Netflix has been increasing its international presence by picking up a number of original series from countries around the world, including Suburra from Italy, 3% from Brazil, and, from Spain, a yet-to-be-named period piece from the director and producers of Velvet and Gran Hotel. The latest, Sacred Games, hails from India.
Based on the best-selling novel of the same name by Indian author Vikram Chandra, the series will be set in Mumbai (and indeed, filmed on location in India), and follows organized crime, corruption, politics, and espionage within the economy. “It is an epic masterwork of exceptional richness and power that interweaves the lives of the privileged, the famous, the wretched, and the bloodthirsty,” says Netflix.
Produced in Hindi-English in partnership with Phantom Films, the series, once complete, will be available to Netflix subscribers globally. There’s no confirmed release date yet.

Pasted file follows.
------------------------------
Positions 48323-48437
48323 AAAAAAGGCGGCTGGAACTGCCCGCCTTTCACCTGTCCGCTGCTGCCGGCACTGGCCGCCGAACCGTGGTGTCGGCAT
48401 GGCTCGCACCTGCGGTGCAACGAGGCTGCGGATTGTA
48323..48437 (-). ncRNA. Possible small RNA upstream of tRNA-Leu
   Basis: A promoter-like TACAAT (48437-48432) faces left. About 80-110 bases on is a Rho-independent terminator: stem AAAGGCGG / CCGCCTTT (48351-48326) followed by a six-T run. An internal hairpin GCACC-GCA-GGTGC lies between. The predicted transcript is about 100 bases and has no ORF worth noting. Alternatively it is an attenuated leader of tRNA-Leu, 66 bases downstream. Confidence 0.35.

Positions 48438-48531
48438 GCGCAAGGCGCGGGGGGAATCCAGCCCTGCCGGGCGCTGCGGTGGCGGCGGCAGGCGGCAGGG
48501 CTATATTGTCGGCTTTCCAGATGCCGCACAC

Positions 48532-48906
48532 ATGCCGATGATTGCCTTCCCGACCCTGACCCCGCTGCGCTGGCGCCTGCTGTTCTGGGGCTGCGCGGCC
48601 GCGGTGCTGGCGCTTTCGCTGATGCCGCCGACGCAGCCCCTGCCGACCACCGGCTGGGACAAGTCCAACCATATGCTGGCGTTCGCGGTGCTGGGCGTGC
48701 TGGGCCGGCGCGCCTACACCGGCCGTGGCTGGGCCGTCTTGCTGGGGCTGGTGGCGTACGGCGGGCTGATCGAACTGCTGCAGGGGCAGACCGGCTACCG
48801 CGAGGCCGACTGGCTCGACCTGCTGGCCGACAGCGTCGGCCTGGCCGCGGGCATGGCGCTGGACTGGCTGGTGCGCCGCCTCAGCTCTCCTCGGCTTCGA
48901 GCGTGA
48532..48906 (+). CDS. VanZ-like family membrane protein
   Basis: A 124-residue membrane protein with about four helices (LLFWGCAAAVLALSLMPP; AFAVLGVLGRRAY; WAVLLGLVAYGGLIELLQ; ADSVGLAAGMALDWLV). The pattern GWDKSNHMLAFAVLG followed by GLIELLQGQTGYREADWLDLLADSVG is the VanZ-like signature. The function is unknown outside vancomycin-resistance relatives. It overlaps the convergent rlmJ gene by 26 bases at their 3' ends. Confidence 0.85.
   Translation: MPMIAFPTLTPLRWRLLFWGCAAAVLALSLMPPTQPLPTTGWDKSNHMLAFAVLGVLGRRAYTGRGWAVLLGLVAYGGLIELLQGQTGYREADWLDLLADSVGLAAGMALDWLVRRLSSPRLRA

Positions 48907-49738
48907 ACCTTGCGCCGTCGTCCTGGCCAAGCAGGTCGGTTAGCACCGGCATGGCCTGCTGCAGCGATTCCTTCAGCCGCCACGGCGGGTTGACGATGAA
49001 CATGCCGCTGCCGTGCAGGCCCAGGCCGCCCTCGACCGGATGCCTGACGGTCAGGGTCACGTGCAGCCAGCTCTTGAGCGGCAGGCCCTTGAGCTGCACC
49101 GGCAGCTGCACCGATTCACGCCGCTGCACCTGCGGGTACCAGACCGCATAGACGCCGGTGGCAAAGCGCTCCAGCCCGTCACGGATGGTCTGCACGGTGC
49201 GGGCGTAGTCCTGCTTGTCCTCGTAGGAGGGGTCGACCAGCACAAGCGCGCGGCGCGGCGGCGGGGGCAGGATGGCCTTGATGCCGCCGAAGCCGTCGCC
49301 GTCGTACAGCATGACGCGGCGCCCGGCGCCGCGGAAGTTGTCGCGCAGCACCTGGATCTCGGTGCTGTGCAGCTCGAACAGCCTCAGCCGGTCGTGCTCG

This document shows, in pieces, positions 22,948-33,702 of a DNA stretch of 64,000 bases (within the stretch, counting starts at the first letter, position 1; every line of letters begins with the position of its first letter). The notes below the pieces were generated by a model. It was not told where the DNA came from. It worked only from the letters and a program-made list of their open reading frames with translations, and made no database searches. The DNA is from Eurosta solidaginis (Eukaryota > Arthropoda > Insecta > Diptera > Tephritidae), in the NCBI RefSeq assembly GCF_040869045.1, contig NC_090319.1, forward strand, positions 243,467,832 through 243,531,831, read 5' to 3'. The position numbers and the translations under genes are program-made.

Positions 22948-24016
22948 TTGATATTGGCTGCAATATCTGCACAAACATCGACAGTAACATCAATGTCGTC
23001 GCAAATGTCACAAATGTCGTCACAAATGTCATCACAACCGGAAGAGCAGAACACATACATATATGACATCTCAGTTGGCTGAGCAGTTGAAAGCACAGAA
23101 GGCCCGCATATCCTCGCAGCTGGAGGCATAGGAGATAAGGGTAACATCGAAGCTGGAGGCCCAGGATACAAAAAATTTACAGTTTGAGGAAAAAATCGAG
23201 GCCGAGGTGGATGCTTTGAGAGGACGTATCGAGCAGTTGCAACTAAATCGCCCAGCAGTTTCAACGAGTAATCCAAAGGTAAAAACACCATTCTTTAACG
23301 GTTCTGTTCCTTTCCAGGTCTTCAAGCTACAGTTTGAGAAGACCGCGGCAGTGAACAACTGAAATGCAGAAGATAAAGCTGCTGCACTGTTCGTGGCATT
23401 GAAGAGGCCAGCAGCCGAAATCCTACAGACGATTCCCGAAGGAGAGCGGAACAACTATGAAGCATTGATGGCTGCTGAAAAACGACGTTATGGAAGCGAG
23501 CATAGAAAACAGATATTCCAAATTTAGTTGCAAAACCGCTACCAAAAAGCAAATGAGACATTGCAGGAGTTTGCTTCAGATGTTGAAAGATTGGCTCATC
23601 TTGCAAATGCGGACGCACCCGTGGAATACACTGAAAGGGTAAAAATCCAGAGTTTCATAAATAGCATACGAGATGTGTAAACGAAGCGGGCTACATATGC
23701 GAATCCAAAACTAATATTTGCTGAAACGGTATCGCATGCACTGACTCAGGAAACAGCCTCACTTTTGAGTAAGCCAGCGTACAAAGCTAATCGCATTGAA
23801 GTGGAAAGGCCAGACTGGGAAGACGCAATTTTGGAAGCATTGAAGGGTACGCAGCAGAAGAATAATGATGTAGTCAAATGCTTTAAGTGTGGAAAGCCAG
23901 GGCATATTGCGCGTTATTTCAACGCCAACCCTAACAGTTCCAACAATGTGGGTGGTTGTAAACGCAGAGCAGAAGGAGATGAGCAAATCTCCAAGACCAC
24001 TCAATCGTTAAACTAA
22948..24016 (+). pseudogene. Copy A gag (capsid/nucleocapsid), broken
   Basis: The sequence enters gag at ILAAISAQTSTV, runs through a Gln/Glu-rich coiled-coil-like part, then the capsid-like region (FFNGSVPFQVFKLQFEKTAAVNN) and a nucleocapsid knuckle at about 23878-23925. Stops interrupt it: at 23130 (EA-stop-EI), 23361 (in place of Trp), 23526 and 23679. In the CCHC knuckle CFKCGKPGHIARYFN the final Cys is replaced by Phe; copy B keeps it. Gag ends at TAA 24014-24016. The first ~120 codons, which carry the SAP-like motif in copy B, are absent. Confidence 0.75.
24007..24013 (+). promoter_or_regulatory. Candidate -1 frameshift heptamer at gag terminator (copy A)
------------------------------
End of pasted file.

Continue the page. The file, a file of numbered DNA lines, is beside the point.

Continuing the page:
Chandra, who will be involved in the project, says he is “confident that all the color and vitality and music of the fictional world I’ve lived with for so long will come fully alive on the large-scale canvas provided by Netflix. I’m thrilled to be working with Netflix and Phantom Films.”
While no casting details were confirmed, Erik Barmack, vice president of international original series at Netflix, says the television adaptation of the novel will feature the “best Indian and global film talent available today.”
Created by four young men — Vikas Bahl, Anurag Kashyap, Vikramaditya Motwane and Madhu Mantena — Phantom Films was formed in 2011. The company has 10 releases to its credit to date, including Masaan, which won the Fipresci Award in the Un Certain Regard category at Cannes last year. Udta Punjab, its latest film, will be released worldwide later this month. Additionally, Phantom will be producing a number of horror films for worldwide release through a partnership with Blumhouse Productions and Ivanhoe Pictures.
Published in 2006, Sacred Games — the novel — received positive reviews, but didn’t quite sell as well as hoped, reportedly losing more than half of its original advance. Part of the reason could have been its massive size: the book was over 900 pages long. Hopefully Netflix’s on-screen version will generate more positive results with viewers.